By David Young
A new documentary today reveals a catalogue of police failings in one of the most high-profile missing person investigations in modern British history.
Crimewatch presenter Jill Dando was one of the UK’s most famous television stars when she was shot on her doorstep in Fulham, London, on April 26, 1999.
The killing went down as one of the most notorious murders of a television presenter in British history.
Barry George was arrested on suspicion of murder a year later and was convicted and imprisoned for eight years before being acquitted and released after a retrial.
The latest documentary, presented by former detective Mark Williams-Thomas and released at 12.30pm today, uncovers a series of police failings as it attempts to answer ‘who killed Jill Dando?’.
The documentary-makers have been given exclusive access to the original police files containing thousands of documents, intelligence reports, as well as photographs and footage.
The 15-minute film also includes an interview with Barry George following his release from prison.
Mark Williams-Thomas, a retired detective best known for exposing Jimmy Savile as a paedophile in ITV’s The Other Side of Jimmy Savile.
NQI documentaries feature insight from journalists who covered the stories first-hand. Subscribe to the NQI’s YouTube channel to stay up to date with the new documentaries presented by Mr Williams-Thomas and Jody Doherty-Cove
During the murder investigation the police turned their attention to Barry George, who lived about half a mile from Dando’s house.
He had a history of stalking women, sexual offences and other antisocial and attention seeking behaviour.
George was put under surveillance, arrested and charged with her murder on May 28, 1999.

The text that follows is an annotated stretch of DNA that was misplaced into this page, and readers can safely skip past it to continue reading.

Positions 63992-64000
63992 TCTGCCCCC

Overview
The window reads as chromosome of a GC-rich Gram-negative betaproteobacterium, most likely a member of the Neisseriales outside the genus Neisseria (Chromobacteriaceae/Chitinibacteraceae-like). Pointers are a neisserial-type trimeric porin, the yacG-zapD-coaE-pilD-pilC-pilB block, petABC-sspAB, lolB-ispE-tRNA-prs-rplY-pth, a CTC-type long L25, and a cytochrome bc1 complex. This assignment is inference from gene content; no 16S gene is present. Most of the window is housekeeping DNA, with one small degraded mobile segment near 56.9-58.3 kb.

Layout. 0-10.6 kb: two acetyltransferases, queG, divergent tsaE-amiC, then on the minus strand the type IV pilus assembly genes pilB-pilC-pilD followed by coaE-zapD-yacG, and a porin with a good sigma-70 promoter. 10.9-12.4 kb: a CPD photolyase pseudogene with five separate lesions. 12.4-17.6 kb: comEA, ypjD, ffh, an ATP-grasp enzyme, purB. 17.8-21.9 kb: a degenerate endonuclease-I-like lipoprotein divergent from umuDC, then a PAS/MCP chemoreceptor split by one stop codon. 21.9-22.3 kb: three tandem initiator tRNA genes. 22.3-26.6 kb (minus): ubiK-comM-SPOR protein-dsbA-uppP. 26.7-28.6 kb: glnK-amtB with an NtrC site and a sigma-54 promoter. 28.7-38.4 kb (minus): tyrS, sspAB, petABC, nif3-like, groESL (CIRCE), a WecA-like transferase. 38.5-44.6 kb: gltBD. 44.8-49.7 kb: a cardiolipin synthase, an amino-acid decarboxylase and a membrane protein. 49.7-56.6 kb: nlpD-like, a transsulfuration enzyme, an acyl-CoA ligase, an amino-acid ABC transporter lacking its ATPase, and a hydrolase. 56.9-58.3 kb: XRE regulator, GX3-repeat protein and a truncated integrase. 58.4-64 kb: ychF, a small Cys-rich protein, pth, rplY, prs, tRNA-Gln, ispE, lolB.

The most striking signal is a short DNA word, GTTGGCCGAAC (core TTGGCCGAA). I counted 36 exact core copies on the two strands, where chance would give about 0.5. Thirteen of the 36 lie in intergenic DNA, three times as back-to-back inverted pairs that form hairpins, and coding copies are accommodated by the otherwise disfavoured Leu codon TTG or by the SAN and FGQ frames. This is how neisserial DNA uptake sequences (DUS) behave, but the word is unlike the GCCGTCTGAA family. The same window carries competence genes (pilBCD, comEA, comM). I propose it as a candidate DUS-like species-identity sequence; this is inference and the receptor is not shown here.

He was tried at the Old Bailey, convicted, and on July 2, 2001, was sentenced to life imprisonment.
Concern about this conviction was widespread on the basis that the case against George appeared thin.
Two appeals were unsuccessful, but after discredited forensics evidence was excluded from the prosecution’s case, George’s third appeal succeeded in November 2007.
The original conviction was quashed and a second trial lasting eight weeks ended in George’s acquittal on August 1, 2008.
No one else has been charged with Jill’s murder.
Jill’s funeral took place on May 21, 1999, at Clarence Park Baptist Church in Weston-super-Mare.
She was buried next to her mother in the town’s Ebdon Road Cemetery.
A memorial garden designed and built by the BBC’s Ground Force team was constructed in the town’s Grove Park and was opened on August 2, 2000
Several theories around who killed Jill Dando have failed to yield any definitive answers. One of the theories suggests she was the victim of a Serbian hitman, who killed the broadcaster in revenge for the West’s aiding of Kosovo in its war with Serbia.
Less than three weeks before she was killed, Dando fronted a BBC Kosovo appeal for those fleeing ethnic cleansing in the Balkans. The appeal raised more than £1m in 24 hours.
The method of Dando’s murder gave this theory credibility, as the execution-style killing by an assailant able to slip away unnoticed suggested the work of a professional. The prosecution in the 2001 trial dismissed the theory.